Systems and methods for a secure service delegator. In some embodiments, an Information Handling System (IHS) operated by a manufacturer of a client device provided to a customer enterprise may include a processor and a memory coupled to the processor. The memory may include program instructions stored thereon that, upon execution by the processor, cause the IHS to: receive, from the client device via a secure connection, a request to obtain a provisioning credential; identify a delegate provisioning server associated with the customer enterprise; and enable the client device to access the delegate provisioning server and to retrieve the provisioning credential from the delegate provisioning server.

Description

FIELD

This disclosure relates generally to computer systems, and more specifically, to systems and methods for providing a secure service delegator.

BACKGROUND

As the value and use of information continues to increase, individuals and businesses seek additional ways to process and store information. One option is an Information Handling System (IHS). An IHS generally processes, compiles, stores, and/or communicates information or data for business, personal, or other purposes. Because technology and information handling needs and requirements may vary between different applications, IHSs may also vary regarding what information is handled, how the information is handled, how much information is processed, stored, or communicated, and how quickly and efficiently the information may be processed, stored, or communicated. The variations in IHSs allow for IHSs to be general or configured for a specific user or specific use such as financial transaction processing, airline reservations, enterprise data storage, global communications, etc. In addition, IHSs may include a variety of hardware and software components that may be configured to process, store, and communicate information and may include one or more computer systems, data storage systems, and networking systems.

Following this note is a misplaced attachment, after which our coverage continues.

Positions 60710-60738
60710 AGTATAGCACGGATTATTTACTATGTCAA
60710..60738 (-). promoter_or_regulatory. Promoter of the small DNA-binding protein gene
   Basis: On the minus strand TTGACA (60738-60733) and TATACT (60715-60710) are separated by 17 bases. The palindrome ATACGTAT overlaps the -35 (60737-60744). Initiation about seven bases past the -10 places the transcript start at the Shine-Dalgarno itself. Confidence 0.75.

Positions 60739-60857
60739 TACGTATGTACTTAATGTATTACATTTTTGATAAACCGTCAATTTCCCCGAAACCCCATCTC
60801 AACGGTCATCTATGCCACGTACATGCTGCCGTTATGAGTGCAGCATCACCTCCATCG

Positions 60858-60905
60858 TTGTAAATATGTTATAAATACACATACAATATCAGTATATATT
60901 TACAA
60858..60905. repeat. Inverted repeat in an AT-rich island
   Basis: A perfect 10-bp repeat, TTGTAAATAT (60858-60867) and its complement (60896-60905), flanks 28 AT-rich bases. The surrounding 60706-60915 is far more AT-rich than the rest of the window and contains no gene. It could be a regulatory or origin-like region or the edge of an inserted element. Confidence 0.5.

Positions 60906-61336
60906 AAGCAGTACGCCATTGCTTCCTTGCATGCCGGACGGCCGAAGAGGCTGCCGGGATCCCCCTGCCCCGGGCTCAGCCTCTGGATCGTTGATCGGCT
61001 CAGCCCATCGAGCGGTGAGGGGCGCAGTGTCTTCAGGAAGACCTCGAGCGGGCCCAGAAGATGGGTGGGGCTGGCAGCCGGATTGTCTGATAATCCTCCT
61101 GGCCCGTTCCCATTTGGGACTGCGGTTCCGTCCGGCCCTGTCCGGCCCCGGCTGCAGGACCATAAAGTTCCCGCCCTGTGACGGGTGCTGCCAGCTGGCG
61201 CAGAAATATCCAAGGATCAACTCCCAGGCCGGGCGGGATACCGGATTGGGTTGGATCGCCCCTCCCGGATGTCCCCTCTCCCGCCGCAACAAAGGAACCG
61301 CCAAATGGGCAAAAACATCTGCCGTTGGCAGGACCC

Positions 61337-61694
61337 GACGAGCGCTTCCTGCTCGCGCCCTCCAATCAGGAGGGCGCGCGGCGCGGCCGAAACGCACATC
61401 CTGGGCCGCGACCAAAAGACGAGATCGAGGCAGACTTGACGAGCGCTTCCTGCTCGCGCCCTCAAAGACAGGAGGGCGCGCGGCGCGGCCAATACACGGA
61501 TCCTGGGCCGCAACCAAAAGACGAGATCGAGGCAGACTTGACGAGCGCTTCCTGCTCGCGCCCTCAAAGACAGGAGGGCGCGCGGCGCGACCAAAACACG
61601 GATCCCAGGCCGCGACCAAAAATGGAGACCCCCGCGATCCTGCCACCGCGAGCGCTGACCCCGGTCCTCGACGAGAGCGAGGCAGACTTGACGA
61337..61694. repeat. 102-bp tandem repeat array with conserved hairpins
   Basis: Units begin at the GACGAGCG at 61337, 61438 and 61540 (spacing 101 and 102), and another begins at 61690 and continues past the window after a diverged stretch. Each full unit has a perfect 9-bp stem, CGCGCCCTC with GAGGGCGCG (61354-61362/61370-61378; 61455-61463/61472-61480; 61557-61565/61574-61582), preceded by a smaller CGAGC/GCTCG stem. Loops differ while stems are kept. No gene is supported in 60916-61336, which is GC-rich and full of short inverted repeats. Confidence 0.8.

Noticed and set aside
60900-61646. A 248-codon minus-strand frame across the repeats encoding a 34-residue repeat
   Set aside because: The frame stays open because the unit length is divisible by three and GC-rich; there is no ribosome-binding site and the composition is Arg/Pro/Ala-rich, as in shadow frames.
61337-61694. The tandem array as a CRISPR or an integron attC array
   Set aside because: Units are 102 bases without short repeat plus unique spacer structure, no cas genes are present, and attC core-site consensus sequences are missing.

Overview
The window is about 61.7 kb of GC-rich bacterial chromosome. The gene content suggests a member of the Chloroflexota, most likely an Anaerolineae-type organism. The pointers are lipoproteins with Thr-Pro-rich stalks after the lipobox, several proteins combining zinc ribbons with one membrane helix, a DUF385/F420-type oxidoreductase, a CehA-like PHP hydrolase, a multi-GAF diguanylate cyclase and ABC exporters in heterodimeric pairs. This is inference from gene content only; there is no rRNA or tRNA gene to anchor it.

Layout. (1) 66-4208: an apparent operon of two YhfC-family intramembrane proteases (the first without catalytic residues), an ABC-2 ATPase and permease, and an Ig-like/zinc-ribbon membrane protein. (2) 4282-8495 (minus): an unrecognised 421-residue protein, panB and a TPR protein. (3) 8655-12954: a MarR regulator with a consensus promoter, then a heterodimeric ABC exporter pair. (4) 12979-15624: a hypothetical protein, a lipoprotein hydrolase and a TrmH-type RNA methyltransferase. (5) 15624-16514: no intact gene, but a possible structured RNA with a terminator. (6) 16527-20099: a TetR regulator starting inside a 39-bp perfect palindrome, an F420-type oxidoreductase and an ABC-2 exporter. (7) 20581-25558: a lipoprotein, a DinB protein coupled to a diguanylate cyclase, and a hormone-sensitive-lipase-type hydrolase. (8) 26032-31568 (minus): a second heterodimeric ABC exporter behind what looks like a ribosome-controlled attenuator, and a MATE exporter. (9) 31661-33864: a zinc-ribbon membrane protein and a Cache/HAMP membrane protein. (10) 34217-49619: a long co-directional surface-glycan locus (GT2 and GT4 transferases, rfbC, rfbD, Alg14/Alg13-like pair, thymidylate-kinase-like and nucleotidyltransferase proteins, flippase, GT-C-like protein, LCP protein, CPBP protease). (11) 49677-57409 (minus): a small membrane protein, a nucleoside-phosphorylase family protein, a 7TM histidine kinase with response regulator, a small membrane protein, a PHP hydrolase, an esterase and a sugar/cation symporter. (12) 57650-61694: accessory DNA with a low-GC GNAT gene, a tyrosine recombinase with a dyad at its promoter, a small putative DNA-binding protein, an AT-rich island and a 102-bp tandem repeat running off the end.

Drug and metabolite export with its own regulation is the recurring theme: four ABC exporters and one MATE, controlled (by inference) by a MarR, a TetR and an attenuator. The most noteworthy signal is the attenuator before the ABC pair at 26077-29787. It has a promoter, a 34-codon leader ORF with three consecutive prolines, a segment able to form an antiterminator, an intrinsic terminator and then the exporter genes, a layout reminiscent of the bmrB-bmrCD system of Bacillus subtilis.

In some situations, a customer (e.g., a business or an enterprise) may buy various IHS devices (e.g., smart phones, laptops, desktops, servers, etc.) that need to be configured for security or monitoring before they can be deployed or given to the customer's end-users (e.g., the customer's employees, the customer's own customers, etc.). To perform this initial configuration, a customer's IT department may receive each individual IHS device, unbox it, manually configure it, and then ship it to its end-user for deployment. Alternatively, the customer may request that the IHS device's manufacturer put a custom image on the IHS device, or the customer's end-users may themselves receive the IHS device and follow steps to re-image those devices on their own.